Porter's Five Forces

Understanding Competitive Forces to Maximize Profitability

Porter's Five Forces is a simple but powerful tool for understanding the competitiveness of your business environment, and for identifying your strategy's potential profitability.

This is useful, because, when you understand the forces in your environment or industry that can affect your profitability, you'll be able to adjust your strategy accordingly. For example, you could take fair advantage of a strong position or improve a weak one, and avoid taking wrong steps in future.

In this article and video, we explore each of Porter's Five Forces. We look at how they can help you to analyze the strengths and weaknesses of your position, and how they can impact your long-term profitability.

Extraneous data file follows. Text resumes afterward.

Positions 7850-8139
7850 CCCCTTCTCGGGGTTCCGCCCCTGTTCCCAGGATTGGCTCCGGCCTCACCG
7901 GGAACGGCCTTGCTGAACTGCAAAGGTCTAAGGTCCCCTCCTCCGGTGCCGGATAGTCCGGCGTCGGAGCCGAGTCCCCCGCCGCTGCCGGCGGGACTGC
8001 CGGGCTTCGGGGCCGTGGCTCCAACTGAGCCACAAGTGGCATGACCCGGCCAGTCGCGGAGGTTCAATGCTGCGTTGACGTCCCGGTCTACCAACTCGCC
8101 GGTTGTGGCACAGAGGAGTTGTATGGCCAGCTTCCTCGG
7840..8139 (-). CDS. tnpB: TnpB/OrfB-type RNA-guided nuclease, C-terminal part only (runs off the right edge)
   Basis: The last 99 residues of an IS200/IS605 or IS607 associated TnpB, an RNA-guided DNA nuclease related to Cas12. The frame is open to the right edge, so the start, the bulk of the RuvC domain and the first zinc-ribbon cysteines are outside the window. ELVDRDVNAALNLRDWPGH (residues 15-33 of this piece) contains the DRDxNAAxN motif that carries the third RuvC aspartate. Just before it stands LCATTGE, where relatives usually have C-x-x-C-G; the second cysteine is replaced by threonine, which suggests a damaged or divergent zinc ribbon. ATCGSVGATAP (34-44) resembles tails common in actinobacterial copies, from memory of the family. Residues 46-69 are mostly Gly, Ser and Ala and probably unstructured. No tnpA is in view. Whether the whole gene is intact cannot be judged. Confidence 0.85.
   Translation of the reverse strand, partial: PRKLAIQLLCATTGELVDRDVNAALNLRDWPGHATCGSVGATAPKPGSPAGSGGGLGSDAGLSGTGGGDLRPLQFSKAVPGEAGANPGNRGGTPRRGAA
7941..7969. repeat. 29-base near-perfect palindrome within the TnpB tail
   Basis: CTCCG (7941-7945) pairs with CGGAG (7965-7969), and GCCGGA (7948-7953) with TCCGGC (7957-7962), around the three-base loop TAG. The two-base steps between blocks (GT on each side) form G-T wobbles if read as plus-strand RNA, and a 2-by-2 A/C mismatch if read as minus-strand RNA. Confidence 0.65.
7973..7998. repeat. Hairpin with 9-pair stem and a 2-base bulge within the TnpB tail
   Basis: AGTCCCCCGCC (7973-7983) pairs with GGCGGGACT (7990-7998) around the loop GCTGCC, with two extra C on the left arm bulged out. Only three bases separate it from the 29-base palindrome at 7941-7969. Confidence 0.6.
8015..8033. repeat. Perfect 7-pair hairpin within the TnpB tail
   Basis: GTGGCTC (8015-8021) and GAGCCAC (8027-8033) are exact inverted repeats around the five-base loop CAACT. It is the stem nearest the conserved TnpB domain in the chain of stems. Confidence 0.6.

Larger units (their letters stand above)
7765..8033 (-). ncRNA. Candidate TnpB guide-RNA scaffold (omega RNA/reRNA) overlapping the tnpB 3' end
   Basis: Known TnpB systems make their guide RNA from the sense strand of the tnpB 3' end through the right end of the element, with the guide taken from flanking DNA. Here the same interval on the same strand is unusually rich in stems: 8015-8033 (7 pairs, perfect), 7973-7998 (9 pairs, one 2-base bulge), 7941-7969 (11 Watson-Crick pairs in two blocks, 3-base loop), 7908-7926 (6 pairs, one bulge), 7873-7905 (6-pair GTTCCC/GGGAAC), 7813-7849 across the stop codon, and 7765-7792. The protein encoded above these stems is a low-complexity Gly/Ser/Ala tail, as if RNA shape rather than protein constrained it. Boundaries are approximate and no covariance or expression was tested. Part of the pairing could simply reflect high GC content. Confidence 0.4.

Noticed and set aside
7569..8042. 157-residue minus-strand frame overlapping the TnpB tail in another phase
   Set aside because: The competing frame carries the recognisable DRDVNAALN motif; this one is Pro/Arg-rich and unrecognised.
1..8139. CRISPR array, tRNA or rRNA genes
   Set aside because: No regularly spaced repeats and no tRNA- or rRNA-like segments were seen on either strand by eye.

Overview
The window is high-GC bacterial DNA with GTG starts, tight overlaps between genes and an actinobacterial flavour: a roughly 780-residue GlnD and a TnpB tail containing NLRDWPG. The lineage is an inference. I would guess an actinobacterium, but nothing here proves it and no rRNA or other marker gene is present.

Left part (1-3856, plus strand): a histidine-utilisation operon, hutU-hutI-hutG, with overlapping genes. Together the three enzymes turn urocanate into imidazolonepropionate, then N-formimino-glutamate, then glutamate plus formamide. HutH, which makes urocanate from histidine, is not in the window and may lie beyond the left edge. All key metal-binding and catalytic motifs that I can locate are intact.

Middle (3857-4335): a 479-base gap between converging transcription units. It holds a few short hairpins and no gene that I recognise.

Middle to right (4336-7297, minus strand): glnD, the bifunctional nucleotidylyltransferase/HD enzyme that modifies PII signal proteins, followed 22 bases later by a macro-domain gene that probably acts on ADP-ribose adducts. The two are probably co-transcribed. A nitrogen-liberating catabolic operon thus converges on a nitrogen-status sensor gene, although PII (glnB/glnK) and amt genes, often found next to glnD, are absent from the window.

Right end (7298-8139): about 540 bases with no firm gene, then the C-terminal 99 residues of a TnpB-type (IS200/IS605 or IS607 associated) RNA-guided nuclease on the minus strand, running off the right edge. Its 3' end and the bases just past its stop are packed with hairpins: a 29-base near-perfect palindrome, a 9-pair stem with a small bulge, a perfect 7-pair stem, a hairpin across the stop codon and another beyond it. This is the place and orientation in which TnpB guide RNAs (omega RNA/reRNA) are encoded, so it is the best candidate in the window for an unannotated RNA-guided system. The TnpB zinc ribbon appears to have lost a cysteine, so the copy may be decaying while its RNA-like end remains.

Learn how to analyze competitive power using Porter’s Five Forces.

Understanding Porter's Five Forces

The tool was created by Harvard Business School professor Michael Porter, to analyze an industry's attractiveness and likely profitability. Since its publication in 1979, it has become one of the most popular and highly regarded business strategy tools.

Porter recognized that organizations likely keep a close watch on their rivals, but he encouraged them to look beyond the actions of their competitors and examine what other factors could impact the business environment. He identified five forces that make up the competitive environment, and which can erode your profitability. These are: